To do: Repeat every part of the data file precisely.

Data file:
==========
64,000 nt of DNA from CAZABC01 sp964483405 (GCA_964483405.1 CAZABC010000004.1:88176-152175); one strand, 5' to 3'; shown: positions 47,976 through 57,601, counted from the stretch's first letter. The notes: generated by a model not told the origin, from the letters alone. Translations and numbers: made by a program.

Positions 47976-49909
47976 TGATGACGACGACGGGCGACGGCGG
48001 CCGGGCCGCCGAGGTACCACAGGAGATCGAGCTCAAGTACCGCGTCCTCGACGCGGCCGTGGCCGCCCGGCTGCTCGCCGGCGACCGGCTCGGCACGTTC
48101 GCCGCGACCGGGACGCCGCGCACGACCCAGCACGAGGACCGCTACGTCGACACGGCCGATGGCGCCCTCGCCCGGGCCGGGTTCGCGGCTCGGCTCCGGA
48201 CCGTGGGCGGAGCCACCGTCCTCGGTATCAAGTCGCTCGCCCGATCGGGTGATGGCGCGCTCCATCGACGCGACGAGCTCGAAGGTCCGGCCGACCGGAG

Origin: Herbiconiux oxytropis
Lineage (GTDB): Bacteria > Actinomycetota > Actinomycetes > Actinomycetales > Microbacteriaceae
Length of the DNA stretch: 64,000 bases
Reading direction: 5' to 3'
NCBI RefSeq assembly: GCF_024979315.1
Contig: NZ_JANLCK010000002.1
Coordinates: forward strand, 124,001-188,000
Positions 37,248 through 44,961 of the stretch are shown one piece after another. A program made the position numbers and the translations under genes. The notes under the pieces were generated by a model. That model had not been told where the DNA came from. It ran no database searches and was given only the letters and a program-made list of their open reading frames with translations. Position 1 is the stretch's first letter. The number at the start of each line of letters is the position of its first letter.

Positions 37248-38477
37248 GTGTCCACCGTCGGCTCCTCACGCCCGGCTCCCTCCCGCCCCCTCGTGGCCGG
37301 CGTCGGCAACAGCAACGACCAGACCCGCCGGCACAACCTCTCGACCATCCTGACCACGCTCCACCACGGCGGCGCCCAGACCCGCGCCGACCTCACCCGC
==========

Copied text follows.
64,000 nt of DNA from CAZABC01 sp964483405 (GCA_964483405.1 CAZABC010000004.1:88176-152175); one strand, 5' to 3'; shown: positions 47,976 through 57,601, counted from the stretch's first letter. The notes: generated by a model not told the origin, from the letters alone. Translations and numbers: made by a program.

Positions 47976-49909
47976 TGATGACGACGACGGGCGACGGCGG
48001 CCGGGCCGCCGAGGTACCACAGGAGATCGAGCTCAAGTACCGCGTCCTCGACGCGGCCGTGGCCGCCCGGCTGCTCGCCGGCGACCGGCTCGGCACGTTC
48101 GCCGCGACCGGGACGCCGCGCACGACCCAGCACGAGGACCGCTACGTCGACACGGCCGATGGCGCCCTCGCCCGGGCCGGGTTCGCGGCTCGGCTCCGGA
48201 CCGTGGGCGGAGCCACCGTCCTCGGTATCAAGTCGCTCGCCCGATCGGGTGATGGCGCGCTCCATCGACGCGACGAGCTCGAAGGTCCGGCCGACCGGAG

Origin: Herbiconiux oxytropis
Lineage (GTDB): Bacteria > Actinomycetota > Actinomycetes > Actinomycetales > Microbacteriaceae
Length of the DNA stretch: 64,000 bases
Reading direction: 5' to 3'
NCBI RefSeq assembly: GCF_024979315.1
Contig: NZ_JANLCK010000002.1
Coordinates: forward strand, 124,001-188,000
Positions 37,248 through 44,961 of the stretch are shown one piece after another. A program made the position numbers and the translations under genes. The notes under the pieces were generated by a model. That model had not been told where the DNA came from. It ran no database searches and was given only the letters and a program-made list of their open reading frames with translations. Position 1 is the stretch's first letter. The number at the start of each line of letters is the position of its first letter.

Positions 37248-38477
37248 GTGTCCACCGTCGGCTCCTCACGCCCGGCTCCCTCCCGCCCCCTCGTGGCCGG
37301 CGTCGGCAACAGCAACGACCAGACCCGCCGGCACAACCTCTCGACCATCCTGACCACGCTCCACCACGGCGGCGCCCAGACCCGCGCCGACCTCACCCGC